I was basically raised by television, and it seemed like every show I watched growing up was about the importance of friendship: Golden Girls, Power Rangers, Sailor Moon, Friends, Seinfeld, the list goes on.
And in every single one of these shows, we were taught that friendship was all that’s needed in our lives. We don’t need fancy jobs or fluffy retirement accounts, because our friends will always be there for us. We should also go out of our ways to help our friends, because at the end friendship is the only thing we need in this world. That and maybe a bottle of Coca-Cola.
But the problem with learning from television is that none of these shows really prepare you for what happens when friendships end and how to carry on after that. Instead everything is just summed up into 30-minute self-contained storylines, and life is anything but that. This week, a three-part exploratory thought process on my struggle in making friends, my fear in being left behind, and my reluctance to carrying my own life forward.
A couple months ago I spent a weekend disconnecting from my otherwise turbulent life at Mavericks, California. I was at the beach by Pillar Point on a late afternoon just after it stopped raining. The clouds were clearing away, the sky was opening up, and the view to the Pacific Ocean was simply breathtaking. There were some people walking out and climbing up toward a vantage point so I followed them.
Curiosity soon turned into self-doubt when I noticed how slippery the rocks were, and that I was only wearing this cheap pair of slip-ons from Old Navy. I clumsily worked my way up, eventually to this spot where I would have to climb my way down and across a 4-foot wide pocket in order to get to where the vantage point was.
There were about five other people where I was. Some held the same initial hesitation as me, but all of them tried their way and eventually made it across. Meanwhile I just stood there for the longest time, because I was scared and more importantly frustrated at how useless I felt, unable to do something literally everyone else around me managed to do.
Then this guy showed up. He couldn’t have been much older than 25. He was wearing this preppy navy sweater and a nice pair of shorts, not unlike a model you’d find in a J.Crew catalog. He looked down toward the pocket for a second and just jumped from my side to the other. He just… did it.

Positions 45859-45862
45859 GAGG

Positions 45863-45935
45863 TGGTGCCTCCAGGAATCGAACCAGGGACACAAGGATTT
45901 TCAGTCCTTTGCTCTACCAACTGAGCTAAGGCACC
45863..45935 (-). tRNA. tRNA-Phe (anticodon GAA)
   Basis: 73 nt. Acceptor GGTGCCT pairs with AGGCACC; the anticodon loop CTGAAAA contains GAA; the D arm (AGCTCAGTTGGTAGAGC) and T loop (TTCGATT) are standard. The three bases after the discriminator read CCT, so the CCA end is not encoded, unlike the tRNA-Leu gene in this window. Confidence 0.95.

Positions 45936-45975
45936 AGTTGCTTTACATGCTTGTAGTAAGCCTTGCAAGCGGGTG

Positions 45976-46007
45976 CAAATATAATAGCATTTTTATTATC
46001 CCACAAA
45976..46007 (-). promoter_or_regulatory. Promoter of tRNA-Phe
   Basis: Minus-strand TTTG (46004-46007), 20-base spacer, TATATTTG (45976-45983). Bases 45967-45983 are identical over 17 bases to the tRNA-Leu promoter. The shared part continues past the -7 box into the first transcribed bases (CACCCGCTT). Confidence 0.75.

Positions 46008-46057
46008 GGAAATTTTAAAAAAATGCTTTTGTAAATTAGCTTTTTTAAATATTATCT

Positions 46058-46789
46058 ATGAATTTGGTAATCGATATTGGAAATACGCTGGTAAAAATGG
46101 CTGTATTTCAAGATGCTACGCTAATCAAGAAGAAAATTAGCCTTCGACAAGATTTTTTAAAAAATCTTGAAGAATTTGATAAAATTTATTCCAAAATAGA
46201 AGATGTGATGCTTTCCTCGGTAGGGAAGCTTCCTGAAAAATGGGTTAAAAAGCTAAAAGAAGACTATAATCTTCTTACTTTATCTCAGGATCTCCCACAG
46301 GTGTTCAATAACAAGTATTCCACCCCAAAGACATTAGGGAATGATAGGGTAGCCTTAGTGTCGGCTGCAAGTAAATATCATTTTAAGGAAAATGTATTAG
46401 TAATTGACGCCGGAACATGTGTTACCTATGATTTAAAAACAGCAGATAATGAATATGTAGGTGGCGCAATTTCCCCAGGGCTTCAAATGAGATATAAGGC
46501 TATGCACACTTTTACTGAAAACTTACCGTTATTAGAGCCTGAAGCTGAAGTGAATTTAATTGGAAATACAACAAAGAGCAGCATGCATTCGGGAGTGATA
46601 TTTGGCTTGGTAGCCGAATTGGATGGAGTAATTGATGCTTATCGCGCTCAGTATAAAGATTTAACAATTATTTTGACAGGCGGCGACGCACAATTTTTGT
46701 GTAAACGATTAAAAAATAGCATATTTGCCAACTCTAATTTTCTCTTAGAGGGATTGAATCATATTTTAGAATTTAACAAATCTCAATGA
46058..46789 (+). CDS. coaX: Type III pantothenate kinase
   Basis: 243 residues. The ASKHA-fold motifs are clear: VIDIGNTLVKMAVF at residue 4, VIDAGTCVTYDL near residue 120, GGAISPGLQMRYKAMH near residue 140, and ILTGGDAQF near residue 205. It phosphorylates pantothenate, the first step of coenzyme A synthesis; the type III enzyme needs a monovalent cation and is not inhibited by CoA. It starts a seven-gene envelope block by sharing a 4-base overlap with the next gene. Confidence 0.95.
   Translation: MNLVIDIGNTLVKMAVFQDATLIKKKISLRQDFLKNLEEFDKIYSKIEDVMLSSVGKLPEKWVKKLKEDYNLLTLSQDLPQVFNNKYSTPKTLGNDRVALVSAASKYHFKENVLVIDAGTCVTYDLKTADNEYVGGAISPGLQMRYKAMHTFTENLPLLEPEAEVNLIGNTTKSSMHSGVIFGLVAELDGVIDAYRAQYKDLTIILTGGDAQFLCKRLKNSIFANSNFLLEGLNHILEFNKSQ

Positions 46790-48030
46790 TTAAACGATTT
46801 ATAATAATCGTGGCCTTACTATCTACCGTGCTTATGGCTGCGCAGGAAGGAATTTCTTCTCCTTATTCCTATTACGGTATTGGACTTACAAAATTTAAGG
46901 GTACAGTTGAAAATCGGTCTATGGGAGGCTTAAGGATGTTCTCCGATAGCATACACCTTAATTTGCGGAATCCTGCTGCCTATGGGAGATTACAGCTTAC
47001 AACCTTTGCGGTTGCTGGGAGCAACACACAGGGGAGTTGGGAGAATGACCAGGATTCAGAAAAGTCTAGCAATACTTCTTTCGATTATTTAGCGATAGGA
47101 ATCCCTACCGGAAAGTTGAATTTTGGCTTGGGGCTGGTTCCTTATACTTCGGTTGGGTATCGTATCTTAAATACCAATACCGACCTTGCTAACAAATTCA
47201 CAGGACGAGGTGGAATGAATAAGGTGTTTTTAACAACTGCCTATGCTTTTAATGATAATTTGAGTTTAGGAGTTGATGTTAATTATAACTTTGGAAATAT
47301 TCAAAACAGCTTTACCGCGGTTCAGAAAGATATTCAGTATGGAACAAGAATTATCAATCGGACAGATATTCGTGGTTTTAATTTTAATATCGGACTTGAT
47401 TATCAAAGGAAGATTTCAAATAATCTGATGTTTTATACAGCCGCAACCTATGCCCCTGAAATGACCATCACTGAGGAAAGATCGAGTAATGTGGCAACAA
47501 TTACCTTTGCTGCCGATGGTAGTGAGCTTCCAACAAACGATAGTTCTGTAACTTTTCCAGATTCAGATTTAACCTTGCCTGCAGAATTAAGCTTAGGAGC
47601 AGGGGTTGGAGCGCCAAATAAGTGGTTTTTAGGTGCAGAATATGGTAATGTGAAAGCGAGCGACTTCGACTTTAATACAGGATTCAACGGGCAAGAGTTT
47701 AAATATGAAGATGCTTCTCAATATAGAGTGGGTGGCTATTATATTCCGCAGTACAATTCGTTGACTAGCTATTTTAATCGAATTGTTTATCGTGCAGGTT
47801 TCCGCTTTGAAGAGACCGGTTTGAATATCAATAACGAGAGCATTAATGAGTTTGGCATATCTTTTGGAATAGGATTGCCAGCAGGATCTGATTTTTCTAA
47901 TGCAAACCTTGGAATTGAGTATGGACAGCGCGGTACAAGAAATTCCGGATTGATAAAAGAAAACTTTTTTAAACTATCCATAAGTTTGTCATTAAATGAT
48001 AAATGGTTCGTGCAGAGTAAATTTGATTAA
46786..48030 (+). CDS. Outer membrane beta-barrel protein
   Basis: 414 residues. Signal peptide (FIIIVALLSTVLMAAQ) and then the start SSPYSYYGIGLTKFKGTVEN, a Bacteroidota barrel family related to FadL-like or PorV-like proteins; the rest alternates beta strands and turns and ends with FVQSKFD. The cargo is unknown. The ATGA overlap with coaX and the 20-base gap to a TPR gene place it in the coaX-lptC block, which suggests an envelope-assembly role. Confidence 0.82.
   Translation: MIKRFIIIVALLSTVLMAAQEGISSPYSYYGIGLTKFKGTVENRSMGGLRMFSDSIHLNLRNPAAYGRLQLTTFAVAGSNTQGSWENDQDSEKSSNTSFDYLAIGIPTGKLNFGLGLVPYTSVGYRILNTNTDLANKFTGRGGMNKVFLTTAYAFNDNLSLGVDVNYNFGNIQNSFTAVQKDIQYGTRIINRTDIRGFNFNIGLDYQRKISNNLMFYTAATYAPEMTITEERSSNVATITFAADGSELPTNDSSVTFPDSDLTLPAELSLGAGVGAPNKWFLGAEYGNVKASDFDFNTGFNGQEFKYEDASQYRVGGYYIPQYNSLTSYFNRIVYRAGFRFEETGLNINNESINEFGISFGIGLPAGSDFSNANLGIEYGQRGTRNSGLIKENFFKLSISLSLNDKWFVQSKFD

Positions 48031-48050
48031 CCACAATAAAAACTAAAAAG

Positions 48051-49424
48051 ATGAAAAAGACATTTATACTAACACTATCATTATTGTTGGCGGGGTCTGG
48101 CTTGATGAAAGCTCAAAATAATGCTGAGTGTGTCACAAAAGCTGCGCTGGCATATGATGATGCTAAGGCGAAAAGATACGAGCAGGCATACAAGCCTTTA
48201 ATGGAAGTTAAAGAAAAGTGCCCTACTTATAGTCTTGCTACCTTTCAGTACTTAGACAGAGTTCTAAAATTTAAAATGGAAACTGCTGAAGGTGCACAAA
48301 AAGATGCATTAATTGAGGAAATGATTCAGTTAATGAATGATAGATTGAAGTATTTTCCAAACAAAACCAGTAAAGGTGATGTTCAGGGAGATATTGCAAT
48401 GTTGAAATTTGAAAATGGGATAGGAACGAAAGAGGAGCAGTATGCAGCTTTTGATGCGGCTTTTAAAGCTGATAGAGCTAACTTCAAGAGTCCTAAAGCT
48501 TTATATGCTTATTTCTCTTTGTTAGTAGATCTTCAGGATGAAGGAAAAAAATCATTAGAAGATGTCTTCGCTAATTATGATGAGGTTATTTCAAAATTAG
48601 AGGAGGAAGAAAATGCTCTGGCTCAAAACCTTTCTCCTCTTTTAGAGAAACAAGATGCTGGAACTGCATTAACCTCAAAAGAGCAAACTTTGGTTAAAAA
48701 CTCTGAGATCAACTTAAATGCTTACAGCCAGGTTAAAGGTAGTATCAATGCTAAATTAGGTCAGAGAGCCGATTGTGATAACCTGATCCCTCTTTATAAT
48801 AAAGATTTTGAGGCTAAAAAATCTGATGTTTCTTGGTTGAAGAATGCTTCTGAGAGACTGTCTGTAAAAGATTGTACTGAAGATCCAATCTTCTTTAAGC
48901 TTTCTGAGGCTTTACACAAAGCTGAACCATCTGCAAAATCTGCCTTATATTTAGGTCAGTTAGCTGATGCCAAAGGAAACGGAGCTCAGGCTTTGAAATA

In classic fairytales, the princess would meet the prince, and through overcoming evil or learning an important life lesson, they would live happily ever after. They’d never have to worry about filing taxes on time, dealing with severe droughts, or even the potential hidden danger of consuming genetically-modified soybeans.
My coming out process was supposed to be the story. In a conservative Chinese family, the protagonist realized the value of truth and self-worth, and risked everything to be himself. Fueled by cultural differences, there was a dramatic clash with his parents but through the power of love, everyone came together, saw past their differences, and learned a valuable life lesson. And like the end of every fairytale, having gone through everything I’m supposed to end up with this new found confidence and everything else in my life should fall neatly into place, including my very own happily ever after ending!
But as it turns out, coming out the closet was only the prologue to my story. TL;DR — I’m a friggin’ homo, now what? Turns out, being a gay man is a lot more than just being attracted to your own gender. If only.